Prosecutors: Ex-Binance CEO must surrender passport

u.s. doj seeks $4b settlement from binance, ceo may face criminal charges

Former Binance CEO Changpeng Zhao must surrender all passports before his sentencing on April 30, federal prosecutors say.

In recent court documents filed on Feb. 23 in the U.S. District Court for the Western District of Washington, prosecutors altered Zhao’s bond conditions. They have requested Judge Brian Tsuchida to set specific bail conditions for Zhao to ensure he remains within the continental U.S.

Moreover, the court filing mandates the ex-Binance CEO to provide a three-day prior notice for any planned travel, allowing the government to voice any concerns.

This motion follows previous court rulings that curtailed Zhao’s travel, confining him to the continental United States under supervision.

The new stipulations proposed by the prosecution demand Zhao relinquish his Canadian passport to a third-party custodian and bar him from obtaining any new travel documents without the court’s express permission.

The filing noted Zhao’s legal team’s resistance, hinting at their intention to challenge the limitations on their client’s international movements.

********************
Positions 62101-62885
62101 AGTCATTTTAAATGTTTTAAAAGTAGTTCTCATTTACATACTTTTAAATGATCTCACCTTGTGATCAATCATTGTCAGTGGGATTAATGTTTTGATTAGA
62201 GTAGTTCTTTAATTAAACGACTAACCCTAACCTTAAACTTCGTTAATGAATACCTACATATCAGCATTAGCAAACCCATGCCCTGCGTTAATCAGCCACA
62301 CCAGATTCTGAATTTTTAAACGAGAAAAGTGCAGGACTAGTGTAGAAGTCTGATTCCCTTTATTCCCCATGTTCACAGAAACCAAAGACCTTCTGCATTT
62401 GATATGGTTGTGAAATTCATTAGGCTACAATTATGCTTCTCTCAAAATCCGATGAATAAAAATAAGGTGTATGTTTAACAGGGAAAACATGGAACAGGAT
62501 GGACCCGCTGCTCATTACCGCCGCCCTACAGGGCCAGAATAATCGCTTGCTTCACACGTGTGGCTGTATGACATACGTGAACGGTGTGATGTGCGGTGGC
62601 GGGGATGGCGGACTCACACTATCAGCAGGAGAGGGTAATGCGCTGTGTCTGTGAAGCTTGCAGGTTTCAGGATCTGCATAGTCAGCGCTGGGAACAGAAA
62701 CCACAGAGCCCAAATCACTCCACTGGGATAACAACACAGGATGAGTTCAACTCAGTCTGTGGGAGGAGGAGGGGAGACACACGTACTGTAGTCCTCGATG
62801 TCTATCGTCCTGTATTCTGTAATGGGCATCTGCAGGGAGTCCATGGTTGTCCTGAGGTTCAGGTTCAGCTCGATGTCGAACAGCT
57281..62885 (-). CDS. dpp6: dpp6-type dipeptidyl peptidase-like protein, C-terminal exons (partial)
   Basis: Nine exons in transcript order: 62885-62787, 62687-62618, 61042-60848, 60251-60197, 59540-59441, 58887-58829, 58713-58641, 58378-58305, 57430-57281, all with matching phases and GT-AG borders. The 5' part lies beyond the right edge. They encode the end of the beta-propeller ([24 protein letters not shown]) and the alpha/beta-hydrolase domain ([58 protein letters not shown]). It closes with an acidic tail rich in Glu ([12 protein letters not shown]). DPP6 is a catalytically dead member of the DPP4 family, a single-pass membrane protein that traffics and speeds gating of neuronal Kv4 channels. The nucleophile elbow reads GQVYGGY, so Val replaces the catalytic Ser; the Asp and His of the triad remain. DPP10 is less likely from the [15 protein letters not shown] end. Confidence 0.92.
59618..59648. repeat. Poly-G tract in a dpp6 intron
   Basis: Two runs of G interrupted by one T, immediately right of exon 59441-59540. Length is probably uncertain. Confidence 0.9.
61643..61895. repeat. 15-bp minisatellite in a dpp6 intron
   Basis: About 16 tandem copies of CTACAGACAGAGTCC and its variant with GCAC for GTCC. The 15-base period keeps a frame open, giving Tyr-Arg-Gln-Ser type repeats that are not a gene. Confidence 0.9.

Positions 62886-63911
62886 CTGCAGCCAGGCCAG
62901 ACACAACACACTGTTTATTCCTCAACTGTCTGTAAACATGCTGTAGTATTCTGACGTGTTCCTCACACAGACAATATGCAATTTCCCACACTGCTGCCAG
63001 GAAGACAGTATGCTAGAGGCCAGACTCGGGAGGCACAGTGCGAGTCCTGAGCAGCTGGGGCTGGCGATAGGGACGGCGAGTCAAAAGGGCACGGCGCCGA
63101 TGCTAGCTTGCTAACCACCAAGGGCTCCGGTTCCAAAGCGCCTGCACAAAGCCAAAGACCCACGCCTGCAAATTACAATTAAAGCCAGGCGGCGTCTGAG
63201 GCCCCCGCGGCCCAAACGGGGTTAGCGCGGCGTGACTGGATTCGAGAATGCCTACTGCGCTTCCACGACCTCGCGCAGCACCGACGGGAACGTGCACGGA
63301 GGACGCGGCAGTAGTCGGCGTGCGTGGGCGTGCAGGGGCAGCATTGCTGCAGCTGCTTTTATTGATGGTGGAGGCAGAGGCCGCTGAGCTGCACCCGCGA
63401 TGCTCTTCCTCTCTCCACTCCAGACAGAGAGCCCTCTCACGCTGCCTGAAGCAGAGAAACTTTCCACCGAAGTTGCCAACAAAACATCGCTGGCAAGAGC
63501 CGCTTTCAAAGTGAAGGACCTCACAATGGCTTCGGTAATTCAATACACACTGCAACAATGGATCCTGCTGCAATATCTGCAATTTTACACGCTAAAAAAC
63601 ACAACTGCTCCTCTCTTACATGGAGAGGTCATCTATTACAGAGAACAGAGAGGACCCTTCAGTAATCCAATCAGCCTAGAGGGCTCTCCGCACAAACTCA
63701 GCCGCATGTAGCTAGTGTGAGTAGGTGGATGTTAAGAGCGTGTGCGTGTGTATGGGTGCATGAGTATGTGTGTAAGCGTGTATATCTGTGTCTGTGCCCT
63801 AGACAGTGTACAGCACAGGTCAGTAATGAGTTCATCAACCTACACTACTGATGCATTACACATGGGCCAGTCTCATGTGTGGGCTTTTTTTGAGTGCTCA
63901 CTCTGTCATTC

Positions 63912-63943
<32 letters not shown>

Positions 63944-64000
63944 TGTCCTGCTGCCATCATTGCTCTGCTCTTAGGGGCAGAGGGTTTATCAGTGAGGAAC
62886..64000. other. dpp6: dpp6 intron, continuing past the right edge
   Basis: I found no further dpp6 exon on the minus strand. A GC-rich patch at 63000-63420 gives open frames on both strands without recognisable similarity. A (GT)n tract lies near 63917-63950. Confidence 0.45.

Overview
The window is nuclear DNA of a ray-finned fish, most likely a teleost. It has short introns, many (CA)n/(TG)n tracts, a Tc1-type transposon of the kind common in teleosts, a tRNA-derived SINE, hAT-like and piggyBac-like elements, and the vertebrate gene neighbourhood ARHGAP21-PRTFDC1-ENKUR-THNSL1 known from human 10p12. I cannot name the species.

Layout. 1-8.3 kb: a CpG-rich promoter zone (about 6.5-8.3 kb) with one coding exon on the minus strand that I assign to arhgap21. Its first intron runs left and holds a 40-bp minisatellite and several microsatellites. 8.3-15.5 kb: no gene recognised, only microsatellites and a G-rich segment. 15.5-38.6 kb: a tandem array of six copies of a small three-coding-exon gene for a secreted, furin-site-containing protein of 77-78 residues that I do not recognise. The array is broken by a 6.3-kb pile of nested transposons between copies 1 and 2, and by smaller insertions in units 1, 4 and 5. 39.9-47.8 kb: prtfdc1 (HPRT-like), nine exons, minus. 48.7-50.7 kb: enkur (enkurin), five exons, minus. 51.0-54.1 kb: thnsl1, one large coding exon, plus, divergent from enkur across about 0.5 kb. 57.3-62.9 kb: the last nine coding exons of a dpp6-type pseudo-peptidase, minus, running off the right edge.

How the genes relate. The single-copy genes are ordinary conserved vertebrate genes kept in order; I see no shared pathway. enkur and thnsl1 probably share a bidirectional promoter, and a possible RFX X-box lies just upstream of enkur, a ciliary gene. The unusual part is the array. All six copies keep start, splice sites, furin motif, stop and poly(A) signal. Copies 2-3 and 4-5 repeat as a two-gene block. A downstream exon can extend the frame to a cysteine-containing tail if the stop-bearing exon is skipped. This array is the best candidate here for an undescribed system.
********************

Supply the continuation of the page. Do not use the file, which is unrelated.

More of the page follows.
Zhao, a Canadian national with citizenship in the United Arab Emirates (UAE), had earlier moved to seek a permit to travel to the UAE for a family visit, which the presiding judge dismissed.

The clampdown follows Zhao’s November 2023 guilty plea on a charge concerning the failure to implement a robust anti-money laundering program at Binance, after which the court released him on a $175 million bond.

His resignation as Binance’s CEO was a provision of a multi-billion-dollar settlement with U.S. authorities, which included a hefty fine and forfeiture. On Feb. 23, Binance agreed to the staggering penalty of $4.3 billion as part of a plea bargain that District Judge Richard Jones sealed.

The plea deal sets forth an additional enforcement measure: for the next five years, Binance is to be under the watchful eye of a compliance monitor.

New York-based law firm Sullivan & Cromwell was reportedly designated to fulfill the role.

The proposed changes to the crypto billionaire’s bond conditions reflect a growing concern over flight risk and underscore the seriousness with which the authorities are treating his case.

Should the court accept the prosecution’s request, Zhao’s movements would be severely limited, demonstrating the heightened scrutiny facing figures in the digital currency space amidst regulatory crackdowns.


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